The pan-European STOXX index rose 1%, with miners gaining 1.7% on optimism over China's recovery and surging metal prices.
Other growth-oriented sectors such as travel & leisure, banks <.SX7P>, technology stocks <.SX8P> and oil & gas rose between 1.9% and 1.4%.
Two experimental coronavirus vaccines by German biotech firm BioNTech and U.S. pharmaceutical giant Pfizer have received the U.S. Food and Drug Administration's "fast track" designation, the companies said on Monday.
"The sooner a vaccine comes out the more confident economies can get about opening up completely and start to get on the road to recovery," said Michael Baker, analyst at ETX Capital in London. He added that optimism also stems from the fact that the companies involved are ones with the capacity to mass-produce.
Shares of BioNTech's depository receipt on the Frankfurt exchange jumped 13.5%.
This week also kicks off the U.S. and European quarterly earnings season and includes a summit over the European Union recovery fund and a European Central Bank policy meeting.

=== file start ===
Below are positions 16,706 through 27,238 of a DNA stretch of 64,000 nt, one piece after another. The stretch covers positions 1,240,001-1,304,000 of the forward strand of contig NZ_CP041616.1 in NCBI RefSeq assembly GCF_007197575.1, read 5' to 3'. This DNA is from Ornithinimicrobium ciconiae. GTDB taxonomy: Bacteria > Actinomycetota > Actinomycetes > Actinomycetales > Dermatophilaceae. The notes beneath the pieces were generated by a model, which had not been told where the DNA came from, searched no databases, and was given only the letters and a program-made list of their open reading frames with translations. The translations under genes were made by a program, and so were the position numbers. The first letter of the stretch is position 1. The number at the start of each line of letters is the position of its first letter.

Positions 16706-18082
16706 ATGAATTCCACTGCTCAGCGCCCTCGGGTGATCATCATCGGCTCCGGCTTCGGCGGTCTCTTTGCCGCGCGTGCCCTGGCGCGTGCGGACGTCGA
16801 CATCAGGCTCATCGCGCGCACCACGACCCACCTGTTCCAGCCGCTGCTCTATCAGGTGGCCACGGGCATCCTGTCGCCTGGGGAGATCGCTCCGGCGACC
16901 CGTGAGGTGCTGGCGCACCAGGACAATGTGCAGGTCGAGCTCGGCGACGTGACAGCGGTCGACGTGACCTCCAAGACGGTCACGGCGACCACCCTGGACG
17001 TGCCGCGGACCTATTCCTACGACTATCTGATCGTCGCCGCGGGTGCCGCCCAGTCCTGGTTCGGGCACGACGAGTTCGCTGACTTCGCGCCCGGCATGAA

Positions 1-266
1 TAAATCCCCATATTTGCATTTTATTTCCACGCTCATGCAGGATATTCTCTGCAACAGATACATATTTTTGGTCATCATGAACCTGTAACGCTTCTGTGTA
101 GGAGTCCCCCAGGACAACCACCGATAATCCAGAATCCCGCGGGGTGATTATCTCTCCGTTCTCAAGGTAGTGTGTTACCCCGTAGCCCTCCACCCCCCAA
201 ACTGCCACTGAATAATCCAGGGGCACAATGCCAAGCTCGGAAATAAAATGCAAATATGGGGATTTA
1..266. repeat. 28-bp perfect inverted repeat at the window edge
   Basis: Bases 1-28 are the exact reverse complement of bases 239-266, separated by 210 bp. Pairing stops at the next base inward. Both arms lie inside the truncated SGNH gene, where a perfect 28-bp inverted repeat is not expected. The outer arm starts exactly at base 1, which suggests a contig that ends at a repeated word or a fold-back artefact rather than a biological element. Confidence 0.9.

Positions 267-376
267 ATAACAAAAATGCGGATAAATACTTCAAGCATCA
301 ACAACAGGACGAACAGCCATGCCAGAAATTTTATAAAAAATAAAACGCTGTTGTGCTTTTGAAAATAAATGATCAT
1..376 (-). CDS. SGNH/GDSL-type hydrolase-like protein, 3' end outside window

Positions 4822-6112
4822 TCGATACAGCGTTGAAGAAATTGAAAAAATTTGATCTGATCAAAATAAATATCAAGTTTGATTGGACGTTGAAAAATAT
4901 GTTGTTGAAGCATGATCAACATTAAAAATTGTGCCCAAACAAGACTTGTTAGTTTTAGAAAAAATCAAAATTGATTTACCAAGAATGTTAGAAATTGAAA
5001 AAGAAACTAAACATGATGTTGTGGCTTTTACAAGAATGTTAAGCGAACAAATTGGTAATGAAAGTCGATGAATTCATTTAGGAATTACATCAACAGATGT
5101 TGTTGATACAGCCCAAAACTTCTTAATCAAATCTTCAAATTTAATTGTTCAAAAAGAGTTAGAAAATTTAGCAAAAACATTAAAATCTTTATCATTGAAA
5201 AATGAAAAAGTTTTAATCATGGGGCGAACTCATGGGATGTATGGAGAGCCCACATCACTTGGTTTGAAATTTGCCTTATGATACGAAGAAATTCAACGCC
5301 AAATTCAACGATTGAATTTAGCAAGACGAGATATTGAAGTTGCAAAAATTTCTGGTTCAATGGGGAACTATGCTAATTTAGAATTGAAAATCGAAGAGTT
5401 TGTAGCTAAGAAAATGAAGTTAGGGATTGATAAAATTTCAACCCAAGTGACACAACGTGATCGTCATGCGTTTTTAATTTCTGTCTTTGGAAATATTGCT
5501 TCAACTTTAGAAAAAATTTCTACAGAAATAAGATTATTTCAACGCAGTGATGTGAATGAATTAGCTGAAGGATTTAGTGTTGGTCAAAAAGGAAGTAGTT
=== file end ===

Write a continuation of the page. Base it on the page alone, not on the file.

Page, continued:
"There appears to be some optimism that forecasts have been lowered to such an extent that businesses will be able to clear this low bar and surpass expectations," AJ Bell Investment Director Russ Mould said.
Companies listed on the STOXX 600 are expected to report a 54% drop in second-quarter profit, the worst ever reading for Europe, according to Refinitiv data.
Nordic bank DNB rose 9.9% after an earnings beat, while private security company G4S gained 9.3% on announcing that first-half profit would surpass expectations.
While the ECB is not expected to make a major move, European leaders will meet on July 17-18 to hammer out details on the $750 billion euro recovery fund.
Financial markets have taken comfort from trillions of dollars in stimulus even as the World Health Organization reported a record increase in global coronavirus cases on Sunday.
In other company news, Finnish valves maker Neles surged 37.6% and hit a record high after Swedish industrial group Alfa Laval announced a recommended 1.73 billion euro ($1.96 billion) cash bid.
Meanwhile, Atlantia slumped 15.2% after Italy's prime minister dismissed the toll road operator's bid to keep its lucrative toll road concession.
French video games group Ubisoft fell 5% as it announced staff departures after a review in response to allegations of misconduct at the company.
(Reporting by Sruthi Shankar in Bengaluru; Editing by Shounak Dasgupta and Mark Heinrich)
By Sruthi Shankar and Susan Mathew